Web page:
1820 Building: This building was the second location for the school, which was now known as St. Louis College. The building was used from 1820 to 1828, the last year it was run by the diocese of St. Louis.
SLU and SLUH. 1824 was the last successful year for St. Louis College before the Jesuits took over. Niel stepped down as headmaster and went back to his native France to raise funds for the college. In 1825, Edmund Saulnier took over as superintendent, and things began to take a turn for the worse. The first hit came in September 1825, when the city of St. Louis revoked its subsidy for the school due to the city’s economic struggles, effectively ending the first form of financial aid for the school. Shepard and De Maillet also left in 1825, which led to the classics department of the college being suspended. Shepard started his own school in 1826, and many students left St. Louis College to enroll there. By 1827, St. Louis College only had 12 students and one teacher. While St. Louis College was running on fumes, the possibility of St. Louis College becoming a Jesuit institution was becoming more of a reality. The Indian School was not as successful as the Jesuits had hoped, and the noviates at the seminary had all become priests, giving Van Quickenborne enough teachers to run St. Louis College. Van Quickenborne agreed to take over St. Louis College in 1828, ten years after the founding of St. Louis Academy, and quickly acquired a new building for the school on Ninth and Washington. Though the Jesuits agreed to take over the school before the 1828-1829 school year, the building was not ready for the school year. While the building was being prepared for St. Louis College, the Jesuits taught students at their seminary in Florissant. St. Louis College’s first year as a Jesuit college began on Nov. 2, 1829. When classes started, there were 30 day students and ten boarders. There were two different types of courses: the English course, which dealt with subjects such as writing, history and basic mathematics, and the Classical course, which taught courses such as Latin, Greek, and metaphysics. The Jesuits also instituted stricter rules, expelling students caught in taverns, and outlawing wrestling, playing cards, and carrying “sharp instruments” according to Dream by the River. The Jesuits also invited St. Louisans to a demonstration of the students talent in singing, acting, and speaking, which was very popular with the public. In 1831, Peter Verhaegen, S.J., became the first president of St. Louis College, and under Verhaegen, St. Louis College took a turn for the better. In 1832, only a year after Verhaegen’s appointment, St. Louis College became St. Louis University. This made St. Louis University the first university west of the Mississippi. Even as SLU became a university, it still kept the St. Louis Academy for high school aged students After becoming a university, clubs began to pop up in the school. In 1832, St. Louis University started a speech club, and in 1834, the Sodality of Our Lady was formed. One hundred seventy-seven years later, a Sodality and a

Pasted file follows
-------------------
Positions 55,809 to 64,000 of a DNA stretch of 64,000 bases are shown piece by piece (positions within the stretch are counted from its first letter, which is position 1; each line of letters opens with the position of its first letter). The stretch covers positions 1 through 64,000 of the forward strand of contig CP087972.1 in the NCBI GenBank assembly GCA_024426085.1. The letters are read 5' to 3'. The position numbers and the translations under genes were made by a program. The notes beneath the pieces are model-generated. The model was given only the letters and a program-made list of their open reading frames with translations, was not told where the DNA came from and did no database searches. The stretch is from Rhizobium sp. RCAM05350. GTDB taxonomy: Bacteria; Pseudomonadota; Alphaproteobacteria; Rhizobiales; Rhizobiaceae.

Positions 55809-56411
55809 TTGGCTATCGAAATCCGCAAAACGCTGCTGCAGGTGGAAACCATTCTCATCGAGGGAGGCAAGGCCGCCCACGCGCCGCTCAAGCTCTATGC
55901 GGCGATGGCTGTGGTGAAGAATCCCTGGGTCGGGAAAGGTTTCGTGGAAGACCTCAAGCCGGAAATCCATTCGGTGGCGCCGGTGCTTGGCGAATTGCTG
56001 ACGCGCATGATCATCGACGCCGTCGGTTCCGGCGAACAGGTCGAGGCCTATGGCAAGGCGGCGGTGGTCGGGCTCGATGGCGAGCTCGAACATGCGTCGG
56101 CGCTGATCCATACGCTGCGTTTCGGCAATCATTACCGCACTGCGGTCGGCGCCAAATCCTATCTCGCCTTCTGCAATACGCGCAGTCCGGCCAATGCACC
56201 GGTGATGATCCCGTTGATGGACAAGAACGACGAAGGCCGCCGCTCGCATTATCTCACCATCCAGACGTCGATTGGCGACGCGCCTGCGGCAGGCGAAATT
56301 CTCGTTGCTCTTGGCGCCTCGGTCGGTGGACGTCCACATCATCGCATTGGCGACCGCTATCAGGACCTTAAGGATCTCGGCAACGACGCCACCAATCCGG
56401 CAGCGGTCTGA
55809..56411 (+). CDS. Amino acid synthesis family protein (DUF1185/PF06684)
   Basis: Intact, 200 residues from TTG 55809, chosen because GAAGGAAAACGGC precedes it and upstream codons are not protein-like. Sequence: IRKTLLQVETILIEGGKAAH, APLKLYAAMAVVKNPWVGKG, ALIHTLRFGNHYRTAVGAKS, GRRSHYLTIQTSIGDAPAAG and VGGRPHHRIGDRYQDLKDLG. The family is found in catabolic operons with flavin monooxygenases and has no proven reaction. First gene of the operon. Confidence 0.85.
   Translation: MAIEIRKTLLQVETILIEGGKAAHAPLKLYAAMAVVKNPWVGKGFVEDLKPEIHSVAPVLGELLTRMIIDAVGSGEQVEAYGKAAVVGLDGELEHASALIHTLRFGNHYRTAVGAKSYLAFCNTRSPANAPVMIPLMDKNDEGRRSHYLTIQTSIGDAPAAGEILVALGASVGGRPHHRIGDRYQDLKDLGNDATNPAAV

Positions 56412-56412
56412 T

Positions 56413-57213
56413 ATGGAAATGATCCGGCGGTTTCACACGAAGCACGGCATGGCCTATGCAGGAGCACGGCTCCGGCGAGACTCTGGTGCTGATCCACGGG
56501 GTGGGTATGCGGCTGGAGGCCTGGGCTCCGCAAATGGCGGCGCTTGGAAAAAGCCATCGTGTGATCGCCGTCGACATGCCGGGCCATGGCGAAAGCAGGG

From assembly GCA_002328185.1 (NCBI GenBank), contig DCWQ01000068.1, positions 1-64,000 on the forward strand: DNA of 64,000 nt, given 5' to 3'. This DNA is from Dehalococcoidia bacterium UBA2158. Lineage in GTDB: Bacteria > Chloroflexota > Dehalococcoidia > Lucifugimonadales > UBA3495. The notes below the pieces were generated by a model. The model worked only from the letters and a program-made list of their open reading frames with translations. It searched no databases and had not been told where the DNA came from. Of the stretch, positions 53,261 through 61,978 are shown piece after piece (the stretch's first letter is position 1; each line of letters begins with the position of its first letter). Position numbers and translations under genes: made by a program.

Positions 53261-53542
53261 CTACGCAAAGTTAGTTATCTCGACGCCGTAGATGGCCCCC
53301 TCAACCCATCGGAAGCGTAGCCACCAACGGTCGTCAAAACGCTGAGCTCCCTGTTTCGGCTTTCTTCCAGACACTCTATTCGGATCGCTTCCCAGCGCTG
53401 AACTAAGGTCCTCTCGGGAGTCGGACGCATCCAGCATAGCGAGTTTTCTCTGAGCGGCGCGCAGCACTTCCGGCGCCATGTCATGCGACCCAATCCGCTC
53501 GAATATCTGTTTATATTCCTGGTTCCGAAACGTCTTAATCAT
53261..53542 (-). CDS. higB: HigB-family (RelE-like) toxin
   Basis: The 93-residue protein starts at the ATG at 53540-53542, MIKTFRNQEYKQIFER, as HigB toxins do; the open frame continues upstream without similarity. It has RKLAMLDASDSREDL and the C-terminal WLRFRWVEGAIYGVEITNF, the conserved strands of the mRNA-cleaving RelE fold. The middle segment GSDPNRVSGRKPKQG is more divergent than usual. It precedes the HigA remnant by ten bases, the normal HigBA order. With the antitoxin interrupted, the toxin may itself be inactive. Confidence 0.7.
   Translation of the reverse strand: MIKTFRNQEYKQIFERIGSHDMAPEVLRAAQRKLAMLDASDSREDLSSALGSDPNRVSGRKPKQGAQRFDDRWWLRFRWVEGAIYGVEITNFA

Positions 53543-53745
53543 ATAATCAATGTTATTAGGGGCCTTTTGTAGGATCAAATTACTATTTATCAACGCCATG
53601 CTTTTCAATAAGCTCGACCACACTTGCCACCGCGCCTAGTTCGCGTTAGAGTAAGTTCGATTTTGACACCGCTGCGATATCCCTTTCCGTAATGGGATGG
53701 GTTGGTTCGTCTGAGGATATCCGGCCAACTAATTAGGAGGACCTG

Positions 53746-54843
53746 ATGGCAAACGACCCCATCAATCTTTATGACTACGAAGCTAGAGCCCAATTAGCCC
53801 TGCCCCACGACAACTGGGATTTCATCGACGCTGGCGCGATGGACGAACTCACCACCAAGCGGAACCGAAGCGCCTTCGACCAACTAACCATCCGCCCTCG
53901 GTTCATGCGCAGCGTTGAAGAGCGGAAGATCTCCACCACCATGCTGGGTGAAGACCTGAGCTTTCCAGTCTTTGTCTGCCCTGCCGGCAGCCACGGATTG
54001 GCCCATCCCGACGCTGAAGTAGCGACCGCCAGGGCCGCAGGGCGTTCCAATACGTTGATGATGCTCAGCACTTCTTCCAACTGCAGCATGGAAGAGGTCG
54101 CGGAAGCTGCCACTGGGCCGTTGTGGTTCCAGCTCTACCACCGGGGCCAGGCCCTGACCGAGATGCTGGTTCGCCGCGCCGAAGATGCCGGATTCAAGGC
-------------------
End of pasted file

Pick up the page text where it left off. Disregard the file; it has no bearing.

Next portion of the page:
photo | courtesty Robert Bannister
This building was the home of St. Louis University from 1829, the first year it was run by the Jesuits, until 1887, when SLU moved to its current campus in Midtown. photo | courtesy Robert Bannister
This is DuBourg Hall, which currently houses the St. Louis University adminstrative offices. From 1888 to 1924, when St. Louis U. High and Loyola Hall were merged into SLUH’s current location at 4970 Oakland, St. Louis U. High was located here.
Speech team still exist at St. Louis U. High. Though the Sodality and Speech Club are not direct ancestors of the current clubs, SLUH’s tradition in those extracurriculars is older than all the Catholic high schools in St. Louis. In 1834, SLU awarded its first bachelor’s degrees and also its first master’s degree, which were the first bachelor’s and master’s degrees west of the Mississippi. In 1838, St. Louis U. hired its first music professor, William Robyn. Under Robyn, St. Louis U. started its first school band, the St. Louis University Philharmonic Society, and also started a choir. Four years later, in 1842, SLU started a medical school, which was not only the first medical school west of the Mississippi, but also the first Catholic medical school in America. While St. Louis U. was growing and flourishing from its campus on Ninth and Washington, anti-Catholic tension was starting to grow in America. The tension resulted in an anti-Irish riot in 1852, and a worse riot in 1854 after an Irishman stabbed a boy. Then the mob turned to arson. The mob eventually reached the St. Louis U., burning a few restaurants along the way. Though nothing was damaged, the riot unnerved the medical school enough that they ended their affiliation with St. Louis U. Athletics for St. Louis U. were practically non-existent until the formation of a baseball team, the St. Louis University Pickwicks, in 1867. The Pickwicks first major victory was against their crosstown rivals at Washington University, the Olympics. The Pickwicks also achieved success in 1869, winning a baseball tournament in Vicksburg, Mississippi. The first football game in the history of St. Louis U. was actually the first game for SLUH. Ten students from St. Louis Academy, coached by a college sophomore against students from the Washington U. prep school, faced off